Ford Mustang review - make some noise for an icon
The latest version of the Ford Mustang comes with a very considerate “quiet start” mode for those owners who don’t want to annoy the neighbours.
I have to admit it came in handy at 6.30am as I headed out to work and after a brief bark as it fired into life the big V8 settled down into a gentle rumble no louder than the clatter from my neighbour’s diesel Qashqai.
It’s a sensible, grown-up feature to include and, as such, has no place on the Mustang. This 5.0-litre posing machine is not about being sensible or subtle or worrying about what other people think, it’s about being a bit silly, making a noise and getting noticed, even at 6.30am.
The earth-shaking rumble from the quad exhausts is just one part of that. A minor facelift in 2018 tweaked the Mustang but left the overall looks the same so this is still a massive, long, low and wide muscle car unlike anything else on British roads. It’s still enough to turn heads even five years after its launch.
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Ford Mustang GT
- Price: £45,685 (£50,225 as tested)
- Engine: 5.0-litre, V8, petrol
- Power: 444bhp
- Torque: 390lb/ft
- Transmission: 10-speed automatic
- Top speed: 155mph
- 0-62mph: 4.5 seconds
- Economy: 25.2mpg
- CO2 emissions: 256g/km
The performance is also something to turn heads and open eyes. The sprint to 62mph takes just 4.5 seconds in ideal conditions and the GT comes with a host of features designed for use on the track, including line lock for tyre-ruining burnouts and a dedicated drag strip mode for the ultimate getaway.
The update boosted the V8’s power to 444bhp as well as offering upgrades to the transmission and suspension. All that power can still feels a bit hairy in wet weather, even with the 10-speed auto trying to keeping it in check. Wet/snow mode is a welcome feature but you still need to rein in your enthusiasm - there may be traction control but it’ll only do so much.
Keep it pointing in the right direction and the Mustang’s steering is pretty sharp and responsive, with different speeds and weighting for different drive modes. Beneath the surface the optional MagneRide suspension offers a tighter and more composed ride and handling than before but while it’s fun to chuck around there’s no escaping the Mustang’s substantial size and weight on challenging roads. For all its big power and fancy suspension the Mustang feels more at home cruising along getting noticed than tearing up the Tarmac.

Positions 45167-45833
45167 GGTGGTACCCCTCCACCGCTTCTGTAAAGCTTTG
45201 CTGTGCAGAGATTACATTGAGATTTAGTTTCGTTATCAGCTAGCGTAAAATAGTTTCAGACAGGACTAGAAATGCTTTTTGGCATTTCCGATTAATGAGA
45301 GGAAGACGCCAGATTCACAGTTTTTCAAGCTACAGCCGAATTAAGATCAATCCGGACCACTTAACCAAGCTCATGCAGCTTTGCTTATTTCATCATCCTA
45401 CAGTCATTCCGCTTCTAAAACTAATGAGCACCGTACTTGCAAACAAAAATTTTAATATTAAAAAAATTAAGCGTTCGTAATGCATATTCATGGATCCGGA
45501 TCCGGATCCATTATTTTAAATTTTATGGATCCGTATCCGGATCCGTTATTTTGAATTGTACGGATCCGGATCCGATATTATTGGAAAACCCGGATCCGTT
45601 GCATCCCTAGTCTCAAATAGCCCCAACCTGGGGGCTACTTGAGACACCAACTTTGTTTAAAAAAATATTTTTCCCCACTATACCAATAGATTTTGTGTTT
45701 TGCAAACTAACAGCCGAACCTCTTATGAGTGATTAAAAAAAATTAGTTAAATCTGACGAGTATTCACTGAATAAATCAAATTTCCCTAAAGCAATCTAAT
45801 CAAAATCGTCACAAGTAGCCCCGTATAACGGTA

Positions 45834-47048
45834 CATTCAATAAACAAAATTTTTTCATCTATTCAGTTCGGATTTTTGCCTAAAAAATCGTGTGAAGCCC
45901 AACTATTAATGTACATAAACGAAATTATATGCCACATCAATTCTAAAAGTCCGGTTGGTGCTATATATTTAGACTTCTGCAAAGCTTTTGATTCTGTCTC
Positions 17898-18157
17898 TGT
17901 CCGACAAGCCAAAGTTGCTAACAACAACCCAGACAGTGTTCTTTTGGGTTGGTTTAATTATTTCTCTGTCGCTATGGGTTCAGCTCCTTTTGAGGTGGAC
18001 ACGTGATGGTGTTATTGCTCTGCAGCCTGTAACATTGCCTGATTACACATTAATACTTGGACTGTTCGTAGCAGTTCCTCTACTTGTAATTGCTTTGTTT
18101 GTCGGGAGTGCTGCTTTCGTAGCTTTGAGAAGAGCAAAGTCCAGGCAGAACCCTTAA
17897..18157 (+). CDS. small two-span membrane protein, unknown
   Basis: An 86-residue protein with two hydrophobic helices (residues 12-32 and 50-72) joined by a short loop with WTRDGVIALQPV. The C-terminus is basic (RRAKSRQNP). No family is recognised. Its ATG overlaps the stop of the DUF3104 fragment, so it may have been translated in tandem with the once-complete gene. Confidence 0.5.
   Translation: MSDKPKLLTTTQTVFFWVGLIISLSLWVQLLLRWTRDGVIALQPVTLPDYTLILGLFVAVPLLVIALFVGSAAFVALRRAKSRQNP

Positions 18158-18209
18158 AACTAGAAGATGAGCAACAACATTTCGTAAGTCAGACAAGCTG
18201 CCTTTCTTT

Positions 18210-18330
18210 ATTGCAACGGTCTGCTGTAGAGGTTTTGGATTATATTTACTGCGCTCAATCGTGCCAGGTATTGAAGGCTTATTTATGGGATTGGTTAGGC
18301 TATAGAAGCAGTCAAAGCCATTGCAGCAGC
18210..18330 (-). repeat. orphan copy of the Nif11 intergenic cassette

As one of Ford’s flagship models, the Mustang GT comes with all sorts of toys, including adaptive cruise control, a suite of collision-mitigation systems, digital instruments, dual-zone climate control, an eight-inch touchscreen with smartphone mirroring and powered an automatic assistance for almost everything. However, that comes at a price.
The big attraction when the Mustang first launched in Europe was that you could get a rear-drive V8 muscle car for around £35,000. Sadly that’s no longer the case and the price creep has robbed it of some of its appeal. Our test car started at £45,685 but by the time you add the adaptive suspension (necessary), fancy paint (unnecessary) and £1,500 custom pack with 1,000W B&O stereo, sat nav and climate controlled seats, you’re looking at a price tag north of £50,000.
That’s getting into the territory of far more dynamically capable cars such as the Toyota Supra, BMW M2 Competition and the Alpine A110 and if it’s a driver’s car you’re looking for it makes the Mustang harder to recommend.
Of course, if you’re more interested in dramatic looks and sound, plus plenty of kit, than on-the-edge performance the Mustang still has plenty to shout about - regardless of the time of day.
This article first appeared on The Scotsman